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Reduce Costs for All Stakeholders and Yourself

Jul 12, 2008
Most people work on reducing their organization's costs. Done properly, this kind of savings can reduce the need to raise prices and increase profits. Done improperly, you may only increase costs in another area.

If you can reduce costs for customers as the same time your costs go down, that's even better. Customers will be more loyal to you and will be more successful.

If such multiplier effects are possible, why stop at the customer in this search for lowering costs in ways that will benefit your company? Potentially, helping suppliers, partners, and end users can be even more valuable ways to reduce costs. That's exactly what Business Objects did with its business intelligence solutions.

Before Business Objects, it was difficult to extract information from large databases to find business growth and cost-reduction opportunities. Typically, the person with an information need had to work with a programmer and learn how to translate the business question into the phrases and structures that programmers use in order to get vital information from corporate systems.

Simple requests such as "show me product profitability by region, where profitability is less than x percent" can actually be quite complicated for a computer system to supply.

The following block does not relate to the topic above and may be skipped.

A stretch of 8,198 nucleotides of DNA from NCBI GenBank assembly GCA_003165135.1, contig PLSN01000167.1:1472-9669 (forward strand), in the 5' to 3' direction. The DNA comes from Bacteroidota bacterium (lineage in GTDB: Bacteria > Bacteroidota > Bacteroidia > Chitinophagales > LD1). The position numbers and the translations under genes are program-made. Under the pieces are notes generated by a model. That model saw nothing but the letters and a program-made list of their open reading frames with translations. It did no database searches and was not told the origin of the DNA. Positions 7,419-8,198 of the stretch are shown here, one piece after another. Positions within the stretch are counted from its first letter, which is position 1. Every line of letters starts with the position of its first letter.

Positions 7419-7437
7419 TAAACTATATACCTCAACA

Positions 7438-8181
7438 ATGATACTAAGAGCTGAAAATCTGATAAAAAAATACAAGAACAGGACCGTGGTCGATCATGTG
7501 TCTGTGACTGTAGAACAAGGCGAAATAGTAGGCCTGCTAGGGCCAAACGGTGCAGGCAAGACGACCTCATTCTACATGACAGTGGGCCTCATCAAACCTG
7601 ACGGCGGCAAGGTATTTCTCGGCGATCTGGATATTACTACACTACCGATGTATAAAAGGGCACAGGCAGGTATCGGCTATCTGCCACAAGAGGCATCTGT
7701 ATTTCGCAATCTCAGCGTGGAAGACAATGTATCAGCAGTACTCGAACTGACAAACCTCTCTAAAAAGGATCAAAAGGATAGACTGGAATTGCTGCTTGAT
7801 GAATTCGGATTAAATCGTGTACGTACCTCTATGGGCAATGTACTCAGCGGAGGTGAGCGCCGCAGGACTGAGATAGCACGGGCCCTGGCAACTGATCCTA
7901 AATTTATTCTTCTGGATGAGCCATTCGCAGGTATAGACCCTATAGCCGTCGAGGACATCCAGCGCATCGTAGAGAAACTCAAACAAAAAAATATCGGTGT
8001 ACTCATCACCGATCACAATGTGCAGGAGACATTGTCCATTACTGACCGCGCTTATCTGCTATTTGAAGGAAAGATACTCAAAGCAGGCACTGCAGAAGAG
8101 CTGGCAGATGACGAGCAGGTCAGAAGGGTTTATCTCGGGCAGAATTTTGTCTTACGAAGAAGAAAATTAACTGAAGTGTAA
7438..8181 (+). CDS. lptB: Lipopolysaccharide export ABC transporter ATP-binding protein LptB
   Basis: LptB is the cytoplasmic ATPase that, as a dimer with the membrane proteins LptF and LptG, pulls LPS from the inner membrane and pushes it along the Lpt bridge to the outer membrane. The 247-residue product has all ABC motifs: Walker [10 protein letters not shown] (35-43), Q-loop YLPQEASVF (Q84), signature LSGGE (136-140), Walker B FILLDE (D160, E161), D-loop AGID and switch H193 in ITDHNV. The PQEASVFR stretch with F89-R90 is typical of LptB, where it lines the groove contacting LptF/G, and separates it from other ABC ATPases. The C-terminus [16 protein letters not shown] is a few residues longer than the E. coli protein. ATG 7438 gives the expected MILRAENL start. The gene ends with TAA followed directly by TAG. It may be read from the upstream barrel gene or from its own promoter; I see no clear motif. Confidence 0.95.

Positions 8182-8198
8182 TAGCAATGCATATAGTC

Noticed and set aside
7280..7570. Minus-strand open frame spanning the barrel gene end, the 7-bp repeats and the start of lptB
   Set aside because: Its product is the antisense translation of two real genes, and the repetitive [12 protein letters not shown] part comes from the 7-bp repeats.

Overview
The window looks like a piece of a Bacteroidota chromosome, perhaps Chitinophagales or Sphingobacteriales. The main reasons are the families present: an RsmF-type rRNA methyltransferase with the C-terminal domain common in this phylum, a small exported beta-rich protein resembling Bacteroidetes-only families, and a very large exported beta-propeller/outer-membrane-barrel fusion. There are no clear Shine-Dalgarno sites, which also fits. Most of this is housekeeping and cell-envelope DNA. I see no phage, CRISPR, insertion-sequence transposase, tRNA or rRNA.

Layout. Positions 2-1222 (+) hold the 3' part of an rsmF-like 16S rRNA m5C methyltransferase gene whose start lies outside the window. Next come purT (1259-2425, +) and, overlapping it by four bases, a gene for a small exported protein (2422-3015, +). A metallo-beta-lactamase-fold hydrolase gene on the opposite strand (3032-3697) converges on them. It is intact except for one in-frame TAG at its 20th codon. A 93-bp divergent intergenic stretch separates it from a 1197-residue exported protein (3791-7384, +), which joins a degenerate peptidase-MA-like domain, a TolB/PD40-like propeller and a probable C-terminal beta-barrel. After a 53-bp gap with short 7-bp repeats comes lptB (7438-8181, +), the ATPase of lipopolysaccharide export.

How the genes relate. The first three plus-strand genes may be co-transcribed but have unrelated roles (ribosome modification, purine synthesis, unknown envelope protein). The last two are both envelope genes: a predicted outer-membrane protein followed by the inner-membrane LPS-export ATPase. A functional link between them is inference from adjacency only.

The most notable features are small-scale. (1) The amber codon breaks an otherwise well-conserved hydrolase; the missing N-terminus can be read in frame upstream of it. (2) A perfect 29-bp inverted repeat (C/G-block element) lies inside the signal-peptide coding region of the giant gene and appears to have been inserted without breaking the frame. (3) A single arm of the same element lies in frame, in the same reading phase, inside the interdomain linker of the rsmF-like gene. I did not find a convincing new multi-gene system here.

Business Objects changed all that by creating a patented "semantic layer" (basically a set of business terms that mean something to the business user, and shields them from the complexity of the underlying computer systems). The advantage here is that the business user with the business question now has a "self service" access to all the information she or he needs, when and where the information is needed.

Having done that effectively for a single company's data, Business Objects improved upon that business model by creating ways for suppliers, partners, designers, distributors, customers, and many end users to be able to make the same kinds of queries of each others' data. Naturally, this access only occurs when prior agreement to share information has occurred, and strong security is employed.

As a result, each person can enter the combined databases to find more ways to optimize the total cost solution. This kind of perceptual expansion will be standard in driving cost-reduction questions in the upcoming years.

Notice that each stakeholder now had an important incentive to tell other stakeholders about Business Objects. As a result, sales and profits expanded faster. As customers and other stakeholders became more successful, they could also afford to buy more software from Business Objects.

How can you create such a virtuous cycle of growth, cost reductions, and increased profitability?
About the Author
Donald Mitchell is an author of seven books including Adventures of an Optimist, The 2,000 Percent Squared Solution, The 2,000 Percent Solution, The 2,000 Percent Solution Workbook, The Irresistible Growth Enterprise, and The Ultimate Competitive Advantage. Read about creating breakthroughs through 2,000 percent solutions and receive tips by e-mail by registering for free at

http://www.2000percentsolution.com .
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